Since the B^a field is a spin 1 vector field under Lorentz group, it is obviously the natural starting point to understand gravity and torsion SIMPLY as the local gauging of the global 10-parameter Poincare group that IS 1905 special relativity analogous to internal symmetry Yang-Mills theory of electro-weak-strong forces.

Well, you still haven't specified which instance of the Poincare group you are talking about here.

"Instance"? There is only one Poincare group with an intrinsic Lie algebra. Rovelli shows how to use different representations of Poincare Lie algebra {P^a, P^[a',b']} in the minimal covariant coupling of tetrad gravity fields to scalar, spinor and vector matter source fields. Explicit formulae in his Ch 2.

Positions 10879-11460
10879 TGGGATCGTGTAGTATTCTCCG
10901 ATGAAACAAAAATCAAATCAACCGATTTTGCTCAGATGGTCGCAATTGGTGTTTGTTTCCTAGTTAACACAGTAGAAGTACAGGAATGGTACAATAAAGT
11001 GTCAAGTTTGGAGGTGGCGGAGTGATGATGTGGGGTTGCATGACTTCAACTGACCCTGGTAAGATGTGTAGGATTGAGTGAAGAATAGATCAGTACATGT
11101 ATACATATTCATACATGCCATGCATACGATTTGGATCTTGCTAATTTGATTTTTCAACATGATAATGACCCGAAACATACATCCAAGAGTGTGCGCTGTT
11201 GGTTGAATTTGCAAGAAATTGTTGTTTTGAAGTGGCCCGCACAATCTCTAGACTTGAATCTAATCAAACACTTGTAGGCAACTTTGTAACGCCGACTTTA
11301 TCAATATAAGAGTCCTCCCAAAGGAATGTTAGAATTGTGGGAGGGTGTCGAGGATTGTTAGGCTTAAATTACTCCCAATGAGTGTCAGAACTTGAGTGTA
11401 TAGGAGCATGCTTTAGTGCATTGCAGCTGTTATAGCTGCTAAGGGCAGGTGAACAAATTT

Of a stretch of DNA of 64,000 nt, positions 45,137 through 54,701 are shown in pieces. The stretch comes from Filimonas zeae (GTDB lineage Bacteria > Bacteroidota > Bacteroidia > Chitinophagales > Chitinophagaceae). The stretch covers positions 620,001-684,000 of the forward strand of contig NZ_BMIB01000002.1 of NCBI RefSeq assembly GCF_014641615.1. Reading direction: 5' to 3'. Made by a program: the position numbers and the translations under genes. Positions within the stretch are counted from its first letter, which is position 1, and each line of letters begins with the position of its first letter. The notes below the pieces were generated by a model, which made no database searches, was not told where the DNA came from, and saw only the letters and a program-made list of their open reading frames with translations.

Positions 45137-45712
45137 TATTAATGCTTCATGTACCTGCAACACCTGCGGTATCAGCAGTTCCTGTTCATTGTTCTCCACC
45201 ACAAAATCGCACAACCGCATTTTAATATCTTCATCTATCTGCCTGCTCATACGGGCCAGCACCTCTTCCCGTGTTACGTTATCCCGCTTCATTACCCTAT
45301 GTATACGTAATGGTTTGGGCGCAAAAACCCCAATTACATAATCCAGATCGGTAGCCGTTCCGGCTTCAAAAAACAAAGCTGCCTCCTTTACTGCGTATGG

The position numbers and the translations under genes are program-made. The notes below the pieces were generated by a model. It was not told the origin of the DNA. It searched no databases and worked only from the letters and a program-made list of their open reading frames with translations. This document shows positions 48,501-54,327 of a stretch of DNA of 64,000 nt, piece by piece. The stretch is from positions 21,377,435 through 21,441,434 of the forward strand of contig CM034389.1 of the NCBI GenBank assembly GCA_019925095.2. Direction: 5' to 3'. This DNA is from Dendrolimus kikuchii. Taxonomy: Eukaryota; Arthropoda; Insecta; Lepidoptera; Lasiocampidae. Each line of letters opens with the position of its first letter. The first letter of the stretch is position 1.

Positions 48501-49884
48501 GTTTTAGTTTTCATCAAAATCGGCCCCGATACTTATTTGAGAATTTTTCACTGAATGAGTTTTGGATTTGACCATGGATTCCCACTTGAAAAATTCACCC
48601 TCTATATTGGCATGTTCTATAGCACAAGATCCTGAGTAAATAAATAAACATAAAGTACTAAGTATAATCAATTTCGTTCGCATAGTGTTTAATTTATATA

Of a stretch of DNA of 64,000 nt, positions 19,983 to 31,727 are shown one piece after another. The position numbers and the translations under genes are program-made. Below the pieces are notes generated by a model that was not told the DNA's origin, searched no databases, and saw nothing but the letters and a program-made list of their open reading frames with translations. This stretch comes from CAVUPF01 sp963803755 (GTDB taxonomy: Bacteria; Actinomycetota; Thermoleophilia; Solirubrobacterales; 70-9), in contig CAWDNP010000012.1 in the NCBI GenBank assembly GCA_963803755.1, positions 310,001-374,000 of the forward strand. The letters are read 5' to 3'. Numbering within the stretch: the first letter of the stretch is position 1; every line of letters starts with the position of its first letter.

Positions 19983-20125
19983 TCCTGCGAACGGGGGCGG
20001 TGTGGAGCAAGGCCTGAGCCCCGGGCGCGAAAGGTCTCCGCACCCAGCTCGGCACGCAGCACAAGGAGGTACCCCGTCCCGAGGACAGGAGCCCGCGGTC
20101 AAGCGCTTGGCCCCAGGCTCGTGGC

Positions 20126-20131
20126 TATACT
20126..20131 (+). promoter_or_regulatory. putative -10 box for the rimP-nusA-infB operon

Is this a coordinate invariance group, or a geometric symmetry group? Both can be described as "Poincare".

Since I am only doing local coordinate-free objective physics obviously the latter I would think. I don't see how this informal language distinction changes the actual formal structure? I mean how is that a difference that makes a physical difference in the calculation of observables? Maybe, but I have no need of that distinction so far.

Einstein-Minkowski (1907 version) clearly involves a *metric* n_uv that reflects the geometry of the Minkowski

manifold, subject to the SR definition of the "line element" (which implies the restriction of covariance to the Lorentz group).